A crack on the left side was peeling back up: he tried to position his leg so it wouldn't rub. As long as he could de-sense through the downlink process, he'd be fine. After that his mind would rest in his ExoDrone until a transfer or re-up was necessary. It was during those crucial seconds of downlink that the mind had to be free of thought and sensation to make the best seal to the drone.
"Stage two. ExoDrone Squads seven through nineteen, final duty call. Stage two, final duty call. Initiate Downlink procedure to mark, three minutes. Mark."
Jered noted the marked count-down floating on his retina like a living display above the world shining into his eyes. He closed them and it remained, a quiet reminder in the darkness. The Downgate began its prep cycle. The connections in the base of his skull and the bottom of his spine locked against the chair, the smooth metal cylinders spinning as they wove and healed together. The Downlink lobby took over his vision, the flesh orbs of his meat-wise body receding to memory.
Members of his crew, Squad Seven, sporadically winked onto the growing list. His chassis selection, a pre-set group of ExoDrones sub-tailored to his likings were listed off to the left. He glanced through each profile, ensuring their configurations met his expectations for today's down. Everything was in order. The team line-up completed, all squad-mates had signed in today. Their relative experience, abstracted as a sort of calculated number through the MilTac system, was displayed beside their name along with a few other public stats - confirmed kills, drone deaths, accuracy ... the kind of things that helped everyone know where they stood and how well their squad-mates were doing their jobs.
Vision to black. Jered made a last push to blank his mind. The mind that sleeps, the mind that does not stop. The moving mind moves over nothing. Mind no Mind. -DOWNLINK INITIATED- Meat-wise, he gasped, but his mind never knew ... he slipped through and in; all was black; a pin-prick of light; blinding white overwhelming: he was down.
ExoDrone Marine JX7-23 "Jax" shifted its eyes, taking in the surroundings. Ferrocrete walls, an over-look window. Smoke drifted through the air, it should have stung his eyes, but didn’t: this body didn't blink, it didn't need to. He flexed his arms: the body felt right, like it was his own - it was a good seal. The beginning euphoria of battle-high came on; his ego reveling anew at the incredible size and strength of this body. Hefting his Heavy Flamer, he looked over at Squad Commander "Zeq" ZQ7-55.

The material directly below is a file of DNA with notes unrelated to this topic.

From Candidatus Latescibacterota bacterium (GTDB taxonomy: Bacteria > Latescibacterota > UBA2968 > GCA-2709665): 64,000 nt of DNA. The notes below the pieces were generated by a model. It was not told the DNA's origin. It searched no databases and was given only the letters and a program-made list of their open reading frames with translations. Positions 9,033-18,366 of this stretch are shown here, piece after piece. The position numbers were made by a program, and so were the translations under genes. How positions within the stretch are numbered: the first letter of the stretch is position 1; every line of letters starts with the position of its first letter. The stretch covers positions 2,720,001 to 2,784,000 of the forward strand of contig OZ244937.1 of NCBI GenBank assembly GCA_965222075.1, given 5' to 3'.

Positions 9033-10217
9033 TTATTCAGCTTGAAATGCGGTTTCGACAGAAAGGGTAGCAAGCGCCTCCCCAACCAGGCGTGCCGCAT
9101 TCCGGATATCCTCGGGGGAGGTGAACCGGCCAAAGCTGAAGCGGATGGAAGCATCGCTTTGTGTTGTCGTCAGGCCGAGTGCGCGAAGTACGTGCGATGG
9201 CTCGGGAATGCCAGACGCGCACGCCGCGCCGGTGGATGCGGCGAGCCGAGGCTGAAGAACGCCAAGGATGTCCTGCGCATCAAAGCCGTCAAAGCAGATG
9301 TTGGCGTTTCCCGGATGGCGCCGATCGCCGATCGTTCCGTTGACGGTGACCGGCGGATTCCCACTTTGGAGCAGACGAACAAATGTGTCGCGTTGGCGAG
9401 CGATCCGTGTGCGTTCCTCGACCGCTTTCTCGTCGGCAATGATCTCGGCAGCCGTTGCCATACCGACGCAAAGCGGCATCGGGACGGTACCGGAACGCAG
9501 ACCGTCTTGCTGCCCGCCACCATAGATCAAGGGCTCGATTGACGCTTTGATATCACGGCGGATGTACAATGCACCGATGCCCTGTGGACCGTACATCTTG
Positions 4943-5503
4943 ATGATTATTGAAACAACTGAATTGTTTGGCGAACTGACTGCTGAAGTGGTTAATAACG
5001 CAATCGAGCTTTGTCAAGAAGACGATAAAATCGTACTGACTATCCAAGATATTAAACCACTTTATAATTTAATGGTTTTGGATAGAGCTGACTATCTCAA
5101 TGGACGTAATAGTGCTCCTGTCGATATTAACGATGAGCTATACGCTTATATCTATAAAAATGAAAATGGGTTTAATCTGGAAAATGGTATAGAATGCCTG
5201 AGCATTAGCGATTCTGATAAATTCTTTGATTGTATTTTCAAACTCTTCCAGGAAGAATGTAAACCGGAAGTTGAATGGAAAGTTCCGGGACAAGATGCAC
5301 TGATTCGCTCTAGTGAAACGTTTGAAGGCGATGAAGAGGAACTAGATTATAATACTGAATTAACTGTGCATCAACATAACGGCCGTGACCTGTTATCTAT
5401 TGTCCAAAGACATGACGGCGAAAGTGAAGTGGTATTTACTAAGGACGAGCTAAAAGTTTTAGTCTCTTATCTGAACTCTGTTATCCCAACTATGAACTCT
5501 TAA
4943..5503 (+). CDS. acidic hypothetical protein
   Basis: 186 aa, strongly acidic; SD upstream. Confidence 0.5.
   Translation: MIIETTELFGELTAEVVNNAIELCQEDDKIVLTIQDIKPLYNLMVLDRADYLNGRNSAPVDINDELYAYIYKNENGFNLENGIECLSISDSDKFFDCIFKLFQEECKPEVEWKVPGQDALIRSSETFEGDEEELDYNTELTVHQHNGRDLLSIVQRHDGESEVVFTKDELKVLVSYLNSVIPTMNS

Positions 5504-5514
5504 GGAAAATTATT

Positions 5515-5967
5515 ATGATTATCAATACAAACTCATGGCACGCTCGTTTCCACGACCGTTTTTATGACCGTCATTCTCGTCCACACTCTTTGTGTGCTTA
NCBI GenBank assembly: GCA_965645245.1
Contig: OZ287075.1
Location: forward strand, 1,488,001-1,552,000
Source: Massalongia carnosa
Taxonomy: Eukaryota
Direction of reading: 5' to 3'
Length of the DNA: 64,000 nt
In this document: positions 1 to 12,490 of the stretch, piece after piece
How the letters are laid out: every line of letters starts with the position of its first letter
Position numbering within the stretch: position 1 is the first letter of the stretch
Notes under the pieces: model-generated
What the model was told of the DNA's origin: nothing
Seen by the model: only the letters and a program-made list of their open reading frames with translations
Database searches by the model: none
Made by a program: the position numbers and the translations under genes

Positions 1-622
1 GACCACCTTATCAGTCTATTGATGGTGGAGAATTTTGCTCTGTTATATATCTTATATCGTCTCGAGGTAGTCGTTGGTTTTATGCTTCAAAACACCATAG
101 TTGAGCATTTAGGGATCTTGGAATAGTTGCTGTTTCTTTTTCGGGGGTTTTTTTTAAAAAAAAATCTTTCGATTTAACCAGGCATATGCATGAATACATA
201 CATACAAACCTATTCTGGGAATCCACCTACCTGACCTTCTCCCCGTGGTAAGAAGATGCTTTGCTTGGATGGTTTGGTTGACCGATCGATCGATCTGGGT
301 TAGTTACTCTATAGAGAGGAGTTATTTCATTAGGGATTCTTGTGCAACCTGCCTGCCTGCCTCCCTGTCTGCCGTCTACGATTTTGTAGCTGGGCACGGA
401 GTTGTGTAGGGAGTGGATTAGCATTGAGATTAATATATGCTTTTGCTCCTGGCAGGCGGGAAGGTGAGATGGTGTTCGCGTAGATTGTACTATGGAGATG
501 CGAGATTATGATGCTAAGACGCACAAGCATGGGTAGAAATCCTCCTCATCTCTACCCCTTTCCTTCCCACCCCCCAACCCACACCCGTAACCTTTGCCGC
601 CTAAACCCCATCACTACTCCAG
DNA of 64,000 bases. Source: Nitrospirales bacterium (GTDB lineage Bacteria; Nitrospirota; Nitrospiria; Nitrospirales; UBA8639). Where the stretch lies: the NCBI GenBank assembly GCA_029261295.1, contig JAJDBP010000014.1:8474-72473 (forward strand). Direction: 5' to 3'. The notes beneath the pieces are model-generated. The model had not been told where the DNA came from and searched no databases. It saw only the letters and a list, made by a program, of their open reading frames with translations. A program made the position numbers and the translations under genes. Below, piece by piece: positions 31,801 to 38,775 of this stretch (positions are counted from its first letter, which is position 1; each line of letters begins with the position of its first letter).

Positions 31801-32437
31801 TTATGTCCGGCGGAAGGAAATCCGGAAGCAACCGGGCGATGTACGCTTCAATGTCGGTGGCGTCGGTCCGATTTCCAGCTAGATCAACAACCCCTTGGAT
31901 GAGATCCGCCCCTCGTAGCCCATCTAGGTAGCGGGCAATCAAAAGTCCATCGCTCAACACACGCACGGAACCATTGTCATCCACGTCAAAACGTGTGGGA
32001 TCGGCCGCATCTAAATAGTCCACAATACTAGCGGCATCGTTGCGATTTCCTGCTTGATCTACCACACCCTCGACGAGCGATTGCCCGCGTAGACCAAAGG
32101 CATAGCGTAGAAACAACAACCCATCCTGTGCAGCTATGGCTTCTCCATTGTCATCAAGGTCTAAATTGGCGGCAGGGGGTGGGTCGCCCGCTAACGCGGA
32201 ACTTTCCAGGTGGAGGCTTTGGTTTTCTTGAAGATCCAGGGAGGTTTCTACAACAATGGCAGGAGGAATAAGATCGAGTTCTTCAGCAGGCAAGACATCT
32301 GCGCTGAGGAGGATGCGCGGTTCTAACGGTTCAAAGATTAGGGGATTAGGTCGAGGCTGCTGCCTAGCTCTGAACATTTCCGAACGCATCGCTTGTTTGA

Her immense frame was wrapped in Execution Class Siege Armor, her face was the blank staring skull-mask of that line. Blue light tinged the chromed plates of her shoulders, a large two-handed Fusion Blade resting there precariously … casually. The neon-blue twists of mostly-contained plasma licked up the edges of the blade, swirling and dancing across its silvered surface. The Fusion Blade was powered directly from her body's Energy Core, and could cut through almost any substance - he’d seen her hew clean through an enemy exodrone and a meter of ferrocrete in the heat of battle.
Their gaze met for a moment. A booming crash echoed through the air as metal tore through the window, ripping the sky apart behind it.
The slug blasted through his right arm, passing through armor, flesh, augments and internal structure as easily as the air before them; it smoked quietly from its final resting place a decimeter into the wall behind him. There was no pain, only awareness: damage to upper right bicep, damage to upper right bicep the nerves were telling this body, he could hear them or turn them off at will.
"I guess it's going to be that kind of party," Jax said non-nonchalantly in the metallic, deep monotone voice of the ExoDrone's vocal register. A couple squaddies chuckled nearby. Embedded nano-tech, always cycling through his blood stream, was already stitching the wound back together.
"Get in line, Marine," Zeq replied, her voice like steel grating across rough-hewn granite.